In this respect, regard must be also paid, inter alia, to the amount of fine imposed and the applicant’s ability to pay that amount. In the present case, it must be underlined that the applicant maintained that she had no income for being a housewife; and that the inferior courts did not nevertheless make a determination or assessment in this respect. Besides, given the fact that the debt was very low compared to the price set for the immovable, it must be stressed that it was of great importance for the applicant herself to impede the sale of the immovable.
Although the applicant, arguing that the immovable in question was a matrimonial residence, resorted to judiciary for the stay of execution of the enforcement proceedings, her request was dismissed by the relevant court for not being a party to the proceedings. Matrimonial residence is subject to a special protection mechanism, by virtue of the Turkish Civil Code no. 4721, as a requirement of the positive obligation to protect family life that is enshrined in the Constitution. It must be also taken into consideration that in filing a case for termination of the tender, the applicant also invoked these safeguards concerning the matrimonial residence.
In addition, the administrative fine prescribed in the Enforcement and Bankruptcy Code no. 2004 is directly applied when the case for termination of tender is dismissed on its merits. No upper limit for the administrative fine to be imposed in this respect is not specified in the Code. Neither are inferior courts provided with any flexibility that would ensure them to take into consideration the particular circumstances of the present case; nor are judges granted with any discretionary power. In respect of the present case, this situation led to imposition of a fine, which was quite high according to the conditions of the country, on the applicant who had no opportunity to bring her claim of matrimonial residence before courts at the previous stages.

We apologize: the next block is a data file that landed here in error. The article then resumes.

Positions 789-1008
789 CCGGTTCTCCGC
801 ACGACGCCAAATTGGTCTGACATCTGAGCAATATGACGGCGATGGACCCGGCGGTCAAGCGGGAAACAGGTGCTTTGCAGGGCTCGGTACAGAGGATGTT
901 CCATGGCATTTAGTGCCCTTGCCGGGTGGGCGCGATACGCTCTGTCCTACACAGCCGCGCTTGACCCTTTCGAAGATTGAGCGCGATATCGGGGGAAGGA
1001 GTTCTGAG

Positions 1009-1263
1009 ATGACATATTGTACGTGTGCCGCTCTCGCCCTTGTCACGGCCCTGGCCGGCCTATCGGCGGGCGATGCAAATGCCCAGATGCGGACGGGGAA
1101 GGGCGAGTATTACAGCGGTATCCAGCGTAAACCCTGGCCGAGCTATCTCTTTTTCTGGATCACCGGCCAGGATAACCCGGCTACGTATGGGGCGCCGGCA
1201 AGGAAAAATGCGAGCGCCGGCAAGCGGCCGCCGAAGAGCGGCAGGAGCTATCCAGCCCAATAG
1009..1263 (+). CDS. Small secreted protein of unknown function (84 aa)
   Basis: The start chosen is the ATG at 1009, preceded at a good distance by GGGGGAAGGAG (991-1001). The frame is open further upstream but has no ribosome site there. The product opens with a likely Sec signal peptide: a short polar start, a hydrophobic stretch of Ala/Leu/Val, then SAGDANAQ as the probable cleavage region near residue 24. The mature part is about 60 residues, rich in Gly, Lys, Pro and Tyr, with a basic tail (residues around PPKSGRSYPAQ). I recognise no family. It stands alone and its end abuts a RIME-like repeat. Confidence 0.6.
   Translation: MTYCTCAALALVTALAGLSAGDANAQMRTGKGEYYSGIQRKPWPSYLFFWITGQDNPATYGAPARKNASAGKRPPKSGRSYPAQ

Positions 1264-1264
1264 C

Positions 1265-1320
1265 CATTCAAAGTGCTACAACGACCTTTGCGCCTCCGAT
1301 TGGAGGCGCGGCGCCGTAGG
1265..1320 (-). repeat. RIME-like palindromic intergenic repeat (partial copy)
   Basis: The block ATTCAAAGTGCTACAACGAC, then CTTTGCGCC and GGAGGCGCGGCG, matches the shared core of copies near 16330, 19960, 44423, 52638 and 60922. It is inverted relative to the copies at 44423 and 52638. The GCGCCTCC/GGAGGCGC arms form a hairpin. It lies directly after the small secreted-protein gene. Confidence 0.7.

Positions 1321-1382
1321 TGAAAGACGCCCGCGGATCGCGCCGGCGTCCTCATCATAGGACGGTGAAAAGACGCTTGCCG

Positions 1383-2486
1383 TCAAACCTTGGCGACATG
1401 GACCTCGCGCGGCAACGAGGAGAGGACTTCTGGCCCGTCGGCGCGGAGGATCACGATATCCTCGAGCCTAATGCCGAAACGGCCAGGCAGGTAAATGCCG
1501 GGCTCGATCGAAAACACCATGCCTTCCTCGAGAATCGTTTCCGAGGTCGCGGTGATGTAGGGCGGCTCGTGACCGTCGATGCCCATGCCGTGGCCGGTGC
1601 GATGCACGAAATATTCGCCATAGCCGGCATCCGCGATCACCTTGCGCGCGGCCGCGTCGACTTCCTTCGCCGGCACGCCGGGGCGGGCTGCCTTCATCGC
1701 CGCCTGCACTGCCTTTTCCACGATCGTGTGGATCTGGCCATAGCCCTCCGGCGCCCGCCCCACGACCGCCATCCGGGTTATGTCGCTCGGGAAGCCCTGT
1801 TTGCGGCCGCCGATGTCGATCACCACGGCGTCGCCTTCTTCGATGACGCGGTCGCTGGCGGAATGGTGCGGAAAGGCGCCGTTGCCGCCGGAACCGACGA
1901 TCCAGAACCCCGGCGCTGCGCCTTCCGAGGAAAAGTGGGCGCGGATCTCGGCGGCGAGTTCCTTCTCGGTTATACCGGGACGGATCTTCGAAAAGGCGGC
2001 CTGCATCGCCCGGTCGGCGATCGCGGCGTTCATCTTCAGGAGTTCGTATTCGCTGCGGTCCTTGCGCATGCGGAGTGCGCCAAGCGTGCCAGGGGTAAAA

Regard being had to all these considerations, it has been concluded that no fair balance was struck between the interest in the protection of the creditor’s rights and the applicant’s interest in suing for termination of the tender; that the fine placed an extraordinary burden on the applicant; and that therefore, the interference with her right to access to court was disproportionate.
Besides, in the present case, there is no opportunity for a re-trial. Accordingly, the Court considered that with a view to redressing the applicant’s pecuniary damages, the letter for collecting fee must be revoked by the relevant court in order to preclude its execution by the relevant tax office, and the decision be remitted to the incumbent court for withdrawal of the letter by the relevant authority.
For the reasons explained above, the Court found a violation of the applicant’s right to access to court which falls under the right to a fair trial safeguarded by Article 36 of the Constitution.